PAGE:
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We recently launched Future Practice, our new suite of educational offerings. As part of the launch event, we hosted a panel on 'Digital Capability Building in the Public Sector'. Here are 10 takeaways from our panellists.

Our digital government and public sector experts tackled the topic of digital capability building in the Australian public sector - what we're currently missing, why it's vital, and what's next for the public servants in this space.

Our panellists included Sharni Allen - Former Director of NSW Design System; Petrhyce Donovan - Digital Innovation & Smart Cities Expert; and Matt Sawkill - Managing Director of Code for Australia.

To view a recording of the event, head here.

#1 It's about people, not tech

"The thing that I like to remind people when they're working on on digital for the first time is that none of these concepts are new at all. We do what we're doing government for a purpose. And digital is a new way or a new medium that we may not have used in the past to be able to deliver for those needs. But fundamentally, at the core, those services remain the same. It's just that the way that we're delivering those services now change." - Petrhyce Donovan

"We can throw as much tech as we want as the problem at the problem. But if the people in government are resistant to changing their way of working or changing legacy technologies, then we really need to bring those people on the journey and ensure that they're being upskilled on Human-centred Design and service design and, and new ways of working, which is not necessarily anything to do with digital." - Sharni Allen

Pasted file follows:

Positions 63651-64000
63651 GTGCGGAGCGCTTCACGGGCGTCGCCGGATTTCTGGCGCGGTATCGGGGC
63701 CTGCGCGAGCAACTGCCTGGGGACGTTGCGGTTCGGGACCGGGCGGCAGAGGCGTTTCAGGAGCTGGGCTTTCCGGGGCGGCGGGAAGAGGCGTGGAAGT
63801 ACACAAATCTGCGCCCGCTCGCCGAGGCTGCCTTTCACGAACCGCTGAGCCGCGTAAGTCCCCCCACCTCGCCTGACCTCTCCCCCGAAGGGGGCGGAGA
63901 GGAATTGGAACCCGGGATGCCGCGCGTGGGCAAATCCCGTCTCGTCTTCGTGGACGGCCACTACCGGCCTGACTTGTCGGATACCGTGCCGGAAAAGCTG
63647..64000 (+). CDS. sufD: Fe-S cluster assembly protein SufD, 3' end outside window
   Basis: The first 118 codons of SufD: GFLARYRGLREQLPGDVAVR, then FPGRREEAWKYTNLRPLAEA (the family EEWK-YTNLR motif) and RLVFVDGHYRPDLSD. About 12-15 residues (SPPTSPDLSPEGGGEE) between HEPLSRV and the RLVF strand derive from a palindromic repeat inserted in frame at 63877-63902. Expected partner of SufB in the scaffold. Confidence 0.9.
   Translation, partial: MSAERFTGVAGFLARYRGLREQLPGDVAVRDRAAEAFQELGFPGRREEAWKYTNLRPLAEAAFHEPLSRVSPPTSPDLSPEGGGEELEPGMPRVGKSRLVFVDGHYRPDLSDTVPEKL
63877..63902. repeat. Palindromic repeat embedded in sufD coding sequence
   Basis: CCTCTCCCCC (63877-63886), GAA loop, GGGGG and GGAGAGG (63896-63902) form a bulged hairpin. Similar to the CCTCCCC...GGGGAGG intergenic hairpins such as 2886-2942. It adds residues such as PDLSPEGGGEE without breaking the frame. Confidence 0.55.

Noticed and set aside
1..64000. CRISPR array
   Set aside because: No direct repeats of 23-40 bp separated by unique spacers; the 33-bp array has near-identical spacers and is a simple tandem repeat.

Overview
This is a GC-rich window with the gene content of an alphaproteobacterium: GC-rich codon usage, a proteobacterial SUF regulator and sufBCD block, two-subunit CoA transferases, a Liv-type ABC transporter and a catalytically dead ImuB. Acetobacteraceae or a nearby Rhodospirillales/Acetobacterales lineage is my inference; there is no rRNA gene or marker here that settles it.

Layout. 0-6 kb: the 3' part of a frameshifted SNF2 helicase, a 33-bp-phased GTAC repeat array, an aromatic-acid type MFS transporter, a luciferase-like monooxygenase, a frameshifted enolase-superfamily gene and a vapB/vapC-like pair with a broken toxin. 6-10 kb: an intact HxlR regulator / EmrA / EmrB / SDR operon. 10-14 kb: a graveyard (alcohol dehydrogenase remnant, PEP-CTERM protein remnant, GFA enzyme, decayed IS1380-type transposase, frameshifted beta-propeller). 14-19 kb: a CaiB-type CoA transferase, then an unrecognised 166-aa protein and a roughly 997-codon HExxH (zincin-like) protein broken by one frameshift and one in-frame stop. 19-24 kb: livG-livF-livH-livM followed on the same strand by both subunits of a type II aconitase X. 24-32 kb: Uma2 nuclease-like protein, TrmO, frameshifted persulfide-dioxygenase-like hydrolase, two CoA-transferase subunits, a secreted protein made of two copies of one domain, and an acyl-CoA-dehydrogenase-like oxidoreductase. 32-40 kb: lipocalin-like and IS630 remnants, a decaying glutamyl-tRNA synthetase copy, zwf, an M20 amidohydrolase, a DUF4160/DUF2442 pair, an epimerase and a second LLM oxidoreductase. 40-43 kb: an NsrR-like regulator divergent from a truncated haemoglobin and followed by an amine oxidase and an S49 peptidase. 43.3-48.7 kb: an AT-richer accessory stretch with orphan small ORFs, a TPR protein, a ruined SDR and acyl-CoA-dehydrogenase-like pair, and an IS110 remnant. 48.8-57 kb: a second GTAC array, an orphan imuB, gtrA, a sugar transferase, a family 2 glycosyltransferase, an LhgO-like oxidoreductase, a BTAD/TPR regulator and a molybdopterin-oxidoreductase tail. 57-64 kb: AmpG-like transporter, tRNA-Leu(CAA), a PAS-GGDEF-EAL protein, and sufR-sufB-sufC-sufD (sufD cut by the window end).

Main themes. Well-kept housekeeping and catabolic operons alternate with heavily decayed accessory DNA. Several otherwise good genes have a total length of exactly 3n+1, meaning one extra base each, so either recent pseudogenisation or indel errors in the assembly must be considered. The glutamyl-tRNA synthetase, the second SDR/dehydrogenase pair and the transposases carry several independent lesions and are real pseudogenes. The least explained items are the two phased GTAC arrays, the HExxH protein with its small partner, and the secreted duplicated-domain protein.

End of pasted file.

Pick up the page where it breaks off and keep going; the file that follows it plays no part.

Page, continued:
#2 We need senior leaders on board

"From my experience within government, you'll have plenty of practitioners from the ground up, who are really willing and wanting to embrace new ways of working, it's getting the endorsement of the senior leaders that's vital. With COVID we saw two different types of digital teams: one was ready and willing to embrace any new digital changes that will help us deliver these new things to the customer much faster; the second said "now is not the time for us to be changing our ways of working, because we're under such so much pressure". Getting that that leadership endorsement from the top down to demonstrate the effectiveness of those ways of working benefits the teams, but also benefits to the customer." - SA

#3 On how to get senior leaders on board

"Senior leaders in government want to look good. So if you can demonstrate that they're gonna look really great in front of the MPs or the minister, then they'll be on board." - SA

"People like saving money - everybody speaks currency. It's a little bit difficult to sometimes conceptualise how much money these digital projects are going to save, or the efficiencies that are going to be gained. But I always like to, as much as possible, put dollar figure to it, even if I'm creating some formula." - PD

"You need to have tech people and policy people and regulatory people in the room having these conversations. You can't jam on it via a tender process"